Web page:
Catchment Stability
Sediment & Nutrient Loss
Plantation Effect
Science of Forestry
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Climate Tasmania
The micro and macro climate around the world is being altered as deforestation for agriculture and forestry destroy or change the nature and structure of forests and water catchments forever.
Australian National University
carbon storage going up in smoke is much more than previously thought
Climate Tasmania
Multiple canopies of the different species within native forests form complex layers of leaves which have a very large combined surface area and are integral to a number of functions within those old forests. These complex layers help to filter the suns ray’s which in turn helps to keep the under story moist while at the same time retaining the warmth of the day. Leaves of the over story eucalypts largely hang downwards, so any moisture runs off more easily than the under story leaves which are more splayed out or horizontal. With their greater surface area and the associated surface tension, moisture retention within those forests is maximized. Around day-break when the right conditions exist and the atmosphere above old forests is at it’s coolest, moist tree top clouds (which is not fog) often form as the moisture in these forests together with rising warm air condenses creating the wet drizzly conditions which form the classic water cycle of wet forests. The effects of vertical and horizontal turbulence within and over the uneven canopies of old forests, are important factors in distributing pollens and spores into the atmosphere above those forests, which in turn provide the nuclei for rain drops.

These phenomenon do not occur where mono-culture re-growth or plantations have replaced complex undisturbed native forests.
Old Growth / Regrowth Forest Tasmania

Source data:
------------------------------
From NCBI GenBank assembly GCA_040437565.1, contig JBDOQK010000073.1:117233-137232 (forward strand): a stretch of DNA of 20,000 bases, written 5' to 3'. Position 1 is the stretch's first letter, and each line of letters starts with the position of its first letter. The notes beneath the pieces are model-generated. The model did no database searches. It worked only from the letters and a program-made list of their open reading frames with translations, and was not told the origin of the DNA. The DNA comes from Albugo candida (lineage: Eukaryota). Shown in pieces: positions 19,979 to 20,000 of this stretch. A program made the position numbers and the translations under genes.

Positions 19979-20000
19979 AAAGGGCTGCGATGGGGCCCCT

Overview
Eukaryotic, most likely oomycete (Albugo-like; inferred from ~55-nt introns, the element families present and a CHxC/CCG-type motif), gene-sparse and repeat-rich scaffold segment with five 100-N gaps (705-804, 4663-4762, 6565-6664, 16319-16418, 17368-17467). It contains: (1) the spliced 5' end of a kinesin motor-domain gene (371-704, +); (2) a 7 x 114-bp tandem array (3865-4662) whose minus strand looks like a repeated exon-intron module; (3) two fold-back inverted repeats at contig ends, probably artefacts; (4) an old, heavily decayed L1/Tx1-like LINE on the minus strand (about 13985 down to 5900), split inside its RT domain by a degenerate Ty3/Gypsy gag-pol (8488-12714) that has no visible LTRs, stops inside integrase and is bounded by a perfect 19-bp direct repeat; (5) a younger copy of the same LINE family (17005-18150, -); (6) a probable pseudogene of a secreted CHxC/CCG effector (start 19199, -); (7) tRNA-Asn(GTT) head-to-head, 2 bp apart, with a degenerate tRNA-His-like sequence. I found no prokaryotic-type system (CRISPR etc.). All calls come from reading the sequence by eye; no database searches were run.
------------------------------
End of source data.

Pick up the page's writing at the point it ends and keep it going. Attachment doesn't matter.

The phenomenon also has become less frequent or non existent as ever shrinking and more isolated areas of old forest are subjected to drying out as the edge effects caused by extensive de-forestation has substantially altered the structure of the vegetation and overall landscape. The remaining undisturbed native forest is not extensive enough to support a reliable and relatively stable water cycles and micro-climate. Changing the nature and structure of forests impacts dramatically on the micro-climate. The effects of land clearing on the climate has been vividly outlined by research carried out in Western Australia  in the early 90’s.
“Contrasting land use practices on either side of the Rabbit Fence are clearly visible from space”.

“Local suspicions of rainfall changes are supported by measurements of albedos and atmospheric convection and lifting condensation levels. Regional rainfall changes observed over half a century correlate with land clearance activities”.

Map of S.W. Western Australia, showing the “Rabbit Fence” and climate data.
Cloud Formation
This picture clearly illustrates the difference in atmospheric moisture between the cleared farmland and native vegetation.
Ref: Peter Schwerdtfeger Emeritus Professor of Meteorology, Flinders University S.A., RABBITS AND CLIMATE
Ref: Plantation Effect.